Good practical observations and advice on how to stay in compliance with environmental SWPPP requirements in Texas:

As I walk across the property with one of my clients, I point to a patch of exposed soil and say, “That may be a problem.”  In most cases, the client comes back with a look of disbelief, scoffs, or utters some form of profanity prior to yelling, “It’s just dirt!!”  Does this sound familiar?

One of the most common and confusing issues in storm water compliance is the regulation of exposed soil or earth.  In fact, an entire section of regulation—Construction Storm Water Permitting—is devoted to ensuring that disturbed soils and earth from construction sites do not cause storm water pollution.  However, I digress…I will leave construction storm water to be discussed on another day.  Instead, I will focus on sites that have no construction occurring yet still have areas of exposed soil.  This information applies to businesses that fall under standard industrial classification codes (SICs) specified in the Texas Multi Sector General Permit (see pages 17-24).

The most common pollutant released into storm water is called total suspended solids (TSS), also known as dirt, soil, silt, sediment, particulate matter, murkiness, mud, turbidity, chocolate milk, etc.  Although we will focus on dirt here, it is important to note that TSS may also be caused by dusts, debris, trash, leaves, and grass clippings originating from grounds or production processes.  TSS is released into storm water runoff anywhere exposed earth and storm water is present.  A large portion of TSS is caused when moving water splashes on or scours an exposed soil surface.  This process, often referred to as erosion, increases with larger flows, higher velocities, and steeper slopes.  A good example is shown below:

Photo by: www.maine.gov

Erosion and subsequent TSS generation may be attenuated by use of structural controls such as velocity dissipation devices (silt fences, tombstones, splash blocks, hay bales, filter socks, terraced slopes), detention and filtration basins, stabilizing surfaces (vegetation, gravel) and reduction in storm water flow (rainwater collection, diversion, enhanced permeation e.g. porous pavement).  It may also be reduced through best management practices (BMPs) such as covering areas of exposed soil with a tarp, disposing of or stabilizing excess soil, and minimizing disturbances to vegetation.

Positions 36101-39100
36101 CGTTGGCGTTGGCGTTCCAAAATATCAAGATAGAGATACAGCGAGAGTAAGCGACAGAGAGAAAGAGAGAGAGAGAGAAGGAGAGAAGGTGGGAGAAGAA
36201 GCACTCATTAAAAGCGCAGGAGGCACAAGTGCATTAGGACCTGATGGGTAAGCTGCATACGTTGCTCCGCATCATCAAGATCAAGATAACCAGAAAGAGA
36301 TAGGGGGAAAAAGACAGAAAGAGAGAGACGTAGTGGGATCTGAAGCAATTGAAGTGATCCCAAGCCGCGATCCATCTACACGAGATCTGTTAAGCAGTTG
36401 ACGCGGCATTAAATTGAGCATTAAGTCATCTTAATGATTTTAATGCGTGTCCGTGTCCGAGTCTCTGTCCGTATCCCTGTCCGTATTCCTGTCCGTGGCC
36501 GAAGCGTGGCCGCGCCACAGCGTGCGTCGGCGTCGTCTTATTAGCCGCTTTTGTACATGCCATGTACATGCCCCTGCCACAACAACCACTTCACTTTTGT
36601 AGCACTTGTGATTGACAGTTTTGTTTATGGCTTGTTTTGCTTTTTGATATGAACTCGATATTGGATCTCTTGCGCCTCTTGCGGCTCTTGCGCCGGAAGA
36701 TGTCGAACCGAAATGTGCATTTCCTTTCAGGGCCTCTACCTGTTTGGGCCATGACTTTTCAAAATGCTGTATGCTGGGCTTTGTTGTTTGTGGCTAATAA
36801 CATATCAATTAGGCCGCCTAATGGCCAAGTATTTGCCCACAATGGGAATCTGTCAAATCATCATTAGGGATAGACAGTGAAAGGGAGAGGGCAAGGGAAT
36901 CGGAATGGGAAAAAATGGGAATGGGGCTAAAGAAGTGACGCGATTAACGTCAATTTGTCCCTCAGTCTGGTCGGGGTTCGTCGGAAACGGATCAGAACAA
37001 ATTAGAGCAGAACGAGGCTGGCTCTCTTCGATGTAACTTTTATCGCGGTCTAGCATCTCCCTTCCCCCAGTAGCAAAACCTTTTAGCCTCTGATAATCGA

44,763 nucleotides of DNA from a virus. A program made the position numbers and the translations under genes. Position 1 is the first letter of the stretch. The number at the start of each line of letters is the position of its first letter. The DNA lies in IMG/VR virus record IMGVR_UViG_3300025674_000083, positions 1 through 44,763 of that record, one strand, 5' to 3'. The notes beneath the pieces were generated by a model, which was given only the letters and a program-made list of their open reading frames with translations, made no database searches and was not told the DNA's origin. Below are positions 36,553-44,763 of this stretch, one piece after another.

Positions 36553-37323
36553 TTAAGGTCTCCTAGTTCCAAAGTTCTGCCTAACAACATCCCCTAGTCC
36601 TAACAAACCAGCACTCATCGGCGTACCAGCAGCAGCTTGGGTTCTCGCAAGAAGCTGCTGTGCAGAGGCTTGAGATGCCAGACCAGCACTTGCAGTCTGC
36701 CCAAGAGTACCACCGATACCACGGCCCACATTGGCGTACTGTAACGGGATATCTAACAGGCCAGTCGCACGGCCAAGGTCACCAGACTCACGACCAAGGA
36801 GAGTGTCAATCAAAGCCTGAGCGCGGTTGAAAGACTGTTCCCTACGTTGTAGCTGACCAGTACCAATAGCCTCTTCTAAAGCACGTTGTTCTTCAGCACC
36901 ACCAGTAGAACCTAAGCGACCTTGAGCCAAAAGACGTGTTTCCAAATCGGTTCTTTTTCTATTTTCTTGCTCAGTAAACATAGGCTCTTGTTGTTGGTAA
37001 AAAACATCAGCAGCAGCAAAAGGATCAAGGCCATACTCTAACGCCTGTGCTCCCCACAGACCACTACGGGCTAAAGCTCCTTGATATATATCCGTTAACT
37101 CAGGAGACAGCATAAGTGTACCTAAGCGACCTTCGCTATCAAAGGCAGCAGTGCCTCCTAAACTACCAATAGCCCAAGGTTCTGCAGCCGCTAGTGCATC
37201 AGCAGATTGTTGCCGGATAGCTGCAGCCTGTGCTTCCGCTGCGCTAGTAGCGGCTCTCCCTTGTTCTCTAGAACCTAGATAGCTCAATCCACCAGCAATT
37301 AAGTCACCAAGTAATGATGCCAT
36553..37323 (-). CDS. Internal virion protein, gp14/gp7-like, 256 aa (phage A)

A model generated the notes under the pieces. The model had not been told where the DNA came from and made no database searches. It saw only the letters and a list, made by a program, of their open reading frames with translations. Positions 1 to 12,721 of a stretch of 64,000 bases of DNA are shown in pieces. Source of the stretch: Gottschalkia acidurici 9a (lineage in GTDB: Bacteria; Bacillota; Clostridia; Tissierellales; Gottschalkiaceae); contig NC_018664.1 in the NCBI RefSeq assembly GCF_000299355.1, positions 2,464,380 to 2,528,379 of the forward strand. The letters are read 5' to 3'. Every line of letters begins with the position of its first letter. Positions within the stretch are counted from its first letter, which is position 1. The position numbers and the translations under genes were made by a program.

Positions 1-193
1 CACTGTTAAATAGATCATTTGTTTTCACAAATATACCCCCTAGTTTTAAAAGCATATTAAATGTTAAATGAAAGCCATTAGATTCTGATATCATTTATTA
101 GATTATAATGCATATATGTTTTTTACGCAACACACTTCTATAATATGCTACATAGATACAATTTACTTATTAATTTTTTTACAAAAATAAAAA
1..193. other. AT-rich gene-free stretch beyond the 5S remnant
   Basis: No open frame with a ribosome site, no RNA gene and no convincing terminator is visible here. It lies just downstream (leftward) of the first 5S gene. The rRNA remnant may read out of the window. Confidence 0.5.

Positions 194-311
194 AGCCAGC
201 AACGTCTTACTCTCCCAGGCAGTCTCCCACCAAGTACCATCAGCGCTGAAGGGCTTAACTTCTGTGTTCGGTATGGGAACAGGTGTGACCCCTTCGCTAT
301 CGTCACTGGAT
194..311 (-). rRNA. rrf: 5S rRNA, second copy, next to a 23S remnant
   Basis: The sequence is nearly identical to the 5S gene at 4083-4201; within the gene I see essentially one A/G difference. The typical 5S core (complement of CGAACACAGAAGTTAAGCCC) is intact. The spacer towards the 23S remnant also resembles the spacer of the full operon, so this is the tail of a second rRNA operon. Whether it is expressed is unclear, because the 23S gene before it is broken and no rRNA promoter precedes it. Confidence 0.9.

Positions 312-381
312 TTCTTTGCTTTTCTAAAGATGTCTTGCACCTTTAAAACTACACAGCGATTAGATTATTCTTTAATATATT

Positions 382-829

Unfortunately, many businesses are unaware of the need for “dirt” management (let alone storm water regulations) and have assembled their operations without regard for it.  One recent example is that most of one of my client’s property is either dirt or graveled, which may give way to TSS during storm events.  When questioned about the issue of erosion/TSS, the client became concerned that his business would have to pave all of these surfaces, which would be very expensive.  After doing some research, I determined that the following observations should be made:

  • During a qualifying storm water event (where there is discharge to the outfalls), examine the site storm water flows and outfalls during rainfall events for visible TSS.
  • After rainfall events and water has had time to drain, examine low-lying areas for buildup of silt/sediment.

If the storm water is not relatively clear (substantial TSS is present) or silt and sediment are deposited in low-lying areas, it is likely that a business is not in compliance and would receive a violation during a regulatory inspection.  This of course, implies that the inspector would be there during or shortly after a rainfall event, which in Texas, are odds that many businesses are willing to bet against.  However, if you are concerned about compliance and the quality of receiving streams, the follow actions should be taken to achieve compliance:

  • Implement inexpensive BMPs to minimize TSS generated during storm events.
  • Install inexpensive velocity dissipation/filtration devices such as silt fencing, hay bales, or filter socks that will slow down and catch TSS before it is discharged to outfalls.
  • Set up preventive maintenance (PM) to periodically clean out the accumulated TSS from these areas and to replace or repair any control devices that are broken or malfunctioning.
  • Keep records of these efforts in the Storm Water Pollution Prevention Plan, so potential investigators/auditors can see that the business is aware of the problem and taking action to resolve it.

Prevention, collection, and disposition of storm water “dirt” may be a trial and error process, so it literally pays to be patient and persistent, especially when you get an investigator that likes to give out multiple-thousand dollar parking tickets for lesser storm water offenses.

As for my client, fortunately the site is located on flat terrain, so generation of TSS is not an issue.  How’s that for solid compliance?

Mike Frisch, PhD, PE, CEM

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